Special Agent, Anderson C. H.r S. G.
i Dn. T. A. EVINS, Medical Examiner
April 1,1869 - 40 ly
mutual Life Insurance Company
of ffew. York.
Xlio Largest in the' W?rl?!
ASSETS OVER THIRTY MILLIONS.
Policies Self-Sustaining in Thirteen Years.
All Profits Paid to .Policy Holders,
DIVIDENDS PAID ANNUALLY.
GREGG, PALMER A CO.,
- General Agents for South Carolina.
Special Agent, Anderson C H., S. C. -
Db. T. A. EVINS, Medical Examiner.
April 1,1869 40 My
NOTE.?We would call the.particular attention
of our friends to the above card. P. P.. Toalebas
a large Factory, and sucH facilities as enable him
to supply the best work (jf: his own make at low
prices. A very large and complete assortment al?
ways on hand at his Factory, Horlbeok's Wharf,
near North!' Eastern Railroad Depot, Charleston,
S. C. '
N. B.?Orders from the country solicited, and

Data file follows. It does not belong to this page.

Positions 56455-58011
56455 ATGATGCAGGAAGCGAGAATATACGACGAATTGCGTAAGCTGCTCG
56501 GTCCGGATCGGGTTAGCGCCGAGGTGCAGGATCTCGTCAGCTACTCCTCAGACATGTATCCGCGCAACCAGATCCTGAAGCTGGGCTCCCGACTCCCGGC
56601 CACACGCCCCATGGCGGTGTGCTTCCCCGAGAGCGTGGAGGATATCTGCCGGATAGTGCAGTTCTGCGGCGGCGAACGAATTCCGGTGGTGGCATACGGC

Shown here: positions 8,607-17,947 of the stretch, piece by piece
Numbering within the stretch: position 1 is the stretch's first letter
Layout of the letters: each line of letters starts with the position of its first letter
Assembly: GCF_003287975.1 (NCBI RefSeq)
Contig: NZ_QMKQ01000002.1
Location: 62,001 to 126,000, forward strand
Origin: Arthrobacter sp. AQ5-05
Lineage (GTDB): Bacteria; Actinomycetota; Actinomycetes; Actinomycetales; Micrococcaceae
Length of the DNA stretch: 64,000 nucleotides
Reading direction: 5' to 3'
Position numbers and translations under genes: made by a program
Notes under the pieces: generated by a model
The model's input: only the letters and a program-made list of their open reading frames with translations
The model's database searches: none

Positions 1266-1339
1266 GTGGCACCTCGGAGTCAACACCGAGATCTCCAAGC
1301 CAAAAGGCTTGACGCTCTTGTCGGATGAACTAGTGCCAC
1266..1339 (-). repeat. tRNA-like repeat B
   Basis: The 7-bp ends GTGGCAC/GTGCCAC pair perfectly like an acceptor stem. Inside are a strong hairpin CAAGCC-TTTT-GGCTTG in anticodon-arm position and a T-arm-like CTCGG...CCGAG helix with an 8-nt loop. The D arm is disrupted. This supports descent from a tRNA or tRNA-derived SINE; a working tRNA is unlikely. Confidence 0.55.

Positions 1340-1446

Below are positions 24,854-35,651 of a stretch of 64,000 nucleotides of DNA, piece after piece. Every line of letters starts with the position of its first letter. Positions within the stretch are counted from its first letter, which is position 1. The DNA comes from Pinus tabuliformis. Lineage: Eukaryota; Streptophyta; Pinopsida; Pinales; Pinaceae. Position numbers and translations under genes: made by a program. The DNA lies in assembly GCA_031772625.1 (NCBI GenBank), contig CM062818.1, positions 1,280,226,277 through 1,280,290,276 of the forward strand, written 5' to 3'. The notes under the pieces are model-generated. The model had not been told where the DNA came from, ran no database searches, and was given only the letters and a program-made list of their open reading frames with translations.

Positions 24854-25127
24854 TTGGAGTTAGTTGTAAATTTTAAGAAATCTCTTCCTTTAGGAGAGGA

strict nttention paid to shipping in good order.
April 8, 1869 ? 41 ly
J. N. ROBSON,
Nos. 1 A- 2 Atlautlc Wharf?
CHARLESTON, S. C.
HAVING ample means for advances, a business
experience of twenty years, and confining himself
strictly to a Commission Business, wilfcout opera?
ting on his own. account, ros'peotfully solicits con?
signments of Cotton, Flour, Wheat, Corn, &o.
Shippers of Produce to him may, at their option,
have their consignments sold either In Charleston
or New York; thus having the advantage of two
markets, without extra commission.
Bishop W M Wightman, SC; Col Wm John?
ston, Charlotte, N C; Rev T 0 Sommers, Tenn;
Hon John King, Augusta, Ga; Messrs George W
Williams & Co, Charleston; Messrs Williams,
Taylor & Co, New York.
April I860 ? ly